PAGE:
The level of service offered by large ISPs is generally good. Pipex, for example, stresses that it is the UK's best-quality provider, and this is backed by consistently high ratings in tests in publications such as Internet magazine. But Pipex Dial is also one of the most expensive services. "We like to position Dial as a business strength Internet connection," explains David Barrett, head of corporate communications. "We are not cheap-and-cheerful, pounds 10-a-month people."

Mr Barrett is confident that users who depend on the Net will be happy to pay for Pipex's premium service, based on the company's reputation. As yet, however, there are no industry-wide performance standards. If there were, subscribers would find it far easier to choose a supplier. Such standards are being considered by the newly formed industry body, the Internet Service Providers' Association (ISPA). Its first move was to agree a code of practice that governs issues such as decency and fair trading. But quality will be a key goal for the association. Its chairman, Shez Hamill, sees the ISPA developing along similar lines to those of trade bodies such as the Federation of Master Builders: firms have to reach certain quality levels before they can join and display the organisation's logo.

There is support within the industry for some agreed level of standards. Pipex, an ISPA founder member, already gives service level guarantees to its business customers with leased lines or ISDN connections. But it is still too early for formal agreements for modem users. "Dial-up customers have a right to expect certain levels of service, but that is not codified," Mr Barrett explains. "We are still in transition between early adopters and the mass market."

Competition from across the Atlantic could well speed up this process. Pipeline, part of the US PSINet group, entered the national UK market earlier this year. Dorothy Briggs, marketing manager, believes that British reserve might be holding back standards. "At the moment, there is a little bit of the British 'I will put up with this'," she says. "As there are more service providers, there will be an awakening, and people will not accept a second-rate service."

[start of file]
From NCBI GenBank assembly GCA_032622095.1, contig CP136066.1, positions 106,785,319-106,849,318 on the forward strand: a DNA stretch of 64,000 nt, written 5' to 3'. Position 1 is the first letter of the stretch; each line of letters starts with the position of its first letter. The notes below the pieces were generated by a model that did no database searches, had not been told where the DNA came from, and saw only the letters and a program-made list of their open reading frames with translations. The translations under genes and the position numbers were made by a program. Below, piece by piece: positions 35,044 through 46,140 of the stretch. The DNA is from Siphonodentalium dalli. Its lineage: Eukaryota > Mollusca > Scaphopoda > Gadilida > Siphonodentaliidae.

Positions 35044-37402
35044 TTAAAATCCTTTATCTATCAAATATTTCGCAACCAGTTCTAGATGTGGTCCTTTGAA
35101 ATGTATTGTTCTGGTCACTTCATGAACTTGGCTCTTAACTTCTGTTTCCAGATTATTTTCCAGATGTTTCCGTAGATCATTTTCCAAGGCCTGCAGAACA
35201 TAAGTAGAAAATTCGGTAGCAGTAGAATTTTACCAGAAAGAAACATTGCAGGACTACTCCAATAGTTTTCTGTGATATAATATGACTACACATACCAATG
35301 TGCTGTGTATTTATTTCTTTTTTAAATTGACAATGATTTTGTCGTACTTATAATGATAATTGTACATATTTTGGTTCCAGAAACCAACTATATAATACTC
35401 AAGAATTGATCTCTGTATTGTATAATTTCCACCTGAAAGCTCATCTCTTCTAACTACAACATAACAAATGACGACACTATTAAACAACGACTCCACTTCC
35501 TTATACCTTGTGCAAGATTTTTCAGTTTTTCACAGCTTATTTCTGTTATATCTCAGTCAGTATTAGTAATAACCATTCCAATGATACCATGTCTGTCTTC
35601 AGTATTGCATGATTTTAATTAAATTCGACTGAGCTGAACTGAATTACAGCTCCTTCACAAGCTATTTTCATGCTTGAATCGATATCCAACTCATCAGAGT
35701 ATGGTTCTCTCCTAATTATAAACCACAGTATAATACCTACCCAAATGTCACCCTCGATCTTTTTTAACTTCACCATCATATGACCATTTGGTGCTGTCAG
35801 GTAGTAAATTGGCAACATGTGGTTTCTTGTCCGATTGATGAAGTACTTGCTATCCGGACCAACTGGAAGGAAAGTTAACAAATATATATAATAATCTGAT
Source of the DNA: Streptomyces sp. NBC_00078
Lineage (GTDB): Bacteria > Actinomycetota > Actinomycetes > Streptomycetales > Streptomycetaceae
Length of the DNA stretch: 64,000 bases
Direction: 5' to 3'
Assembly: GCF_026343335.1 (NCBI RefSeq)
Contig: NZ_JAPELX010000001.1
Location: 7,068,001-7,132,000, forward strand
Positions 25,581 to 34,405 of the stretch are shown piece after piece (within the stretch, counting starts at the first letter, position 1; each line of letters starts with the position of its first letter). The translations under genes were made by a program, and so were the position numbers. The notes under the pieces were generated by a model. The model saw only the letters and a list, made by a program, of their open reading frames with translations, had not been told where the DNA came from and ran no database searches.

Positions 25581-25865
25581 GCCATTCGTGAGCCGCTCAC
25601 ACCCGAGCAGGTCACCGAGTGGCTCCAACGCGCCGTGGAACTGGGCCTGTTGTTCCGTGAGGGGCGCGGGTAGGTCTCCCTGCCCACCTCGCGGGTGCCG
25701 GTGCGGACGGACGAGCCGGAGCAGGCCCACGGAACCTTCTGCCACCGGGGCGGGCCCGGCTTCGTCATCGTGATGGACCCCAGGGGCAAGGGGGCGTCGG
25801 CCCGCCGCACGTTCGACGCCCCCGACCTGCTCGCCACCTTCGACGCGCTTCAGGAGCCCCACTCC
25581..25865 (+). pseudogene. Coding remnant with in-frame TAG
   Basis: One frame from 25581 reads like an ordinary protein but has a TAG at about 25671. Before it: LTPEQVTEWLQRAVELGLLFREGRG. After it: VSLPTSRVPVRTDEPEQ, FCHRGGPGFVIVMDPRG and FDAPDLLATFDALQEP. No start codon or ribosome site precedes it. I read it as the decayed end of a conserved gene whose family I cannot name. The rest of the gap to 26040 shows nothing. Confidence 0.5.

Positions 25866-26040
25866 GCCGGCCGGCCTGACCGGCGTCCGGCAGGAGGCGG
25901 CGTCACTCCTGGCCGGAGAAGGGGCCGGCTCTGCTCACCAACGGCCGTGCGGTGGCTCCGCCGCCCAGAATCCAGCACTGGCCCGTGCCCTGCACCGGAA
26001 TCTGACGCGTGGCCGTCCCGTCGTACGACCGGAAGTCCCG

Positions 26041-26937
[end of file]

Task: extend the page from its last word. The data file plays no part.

Until then, it pays to shop around. On the Net, caveat emptor is a sensible guiding principle. New users should exploit the much vaunted "community spirit" of the Net. Until the industry agrees its own standards of service, the best way to find the right provider is to ask friends and colleagues who are already online.

Suggested Topics
Have you tried new the Independent Digital Edition apps?
Life and Style
ebookNow available in paperback
ebookPart of The Independent’s new eBook series The Great Composers
  • Get to the point
Latest stories from i100
Have you tried new the Independent Digital Edition apps?
Independent Dating

By clicking 'Search' you
are agreeing to our
Terms of Use.

ES Rentals

    iJobs Job Widget
    iJobs General

    Recruitment Genius: Massage Therapist / Sports Therapist

    £12000 - £24000 per annum: Recruitment Genius: A opportunity has arisen for a ...

    Ashdown Group: Practice Accountant - Bournemouth - £38,000

    £32000 - £38000 per annum: Ashdown Group: A successful accountancy practice in...

    SThree: Trainee Recruitment Consultant

    £18000 - £23000 per annum + Uncapped commission: SThree: Does earning a 6 figu...

    Recruitment Genius: SEO Executive

    £18000 - £25000 per annum: Recruitment Genius: This is an exciting opportunity...

    Day In a Page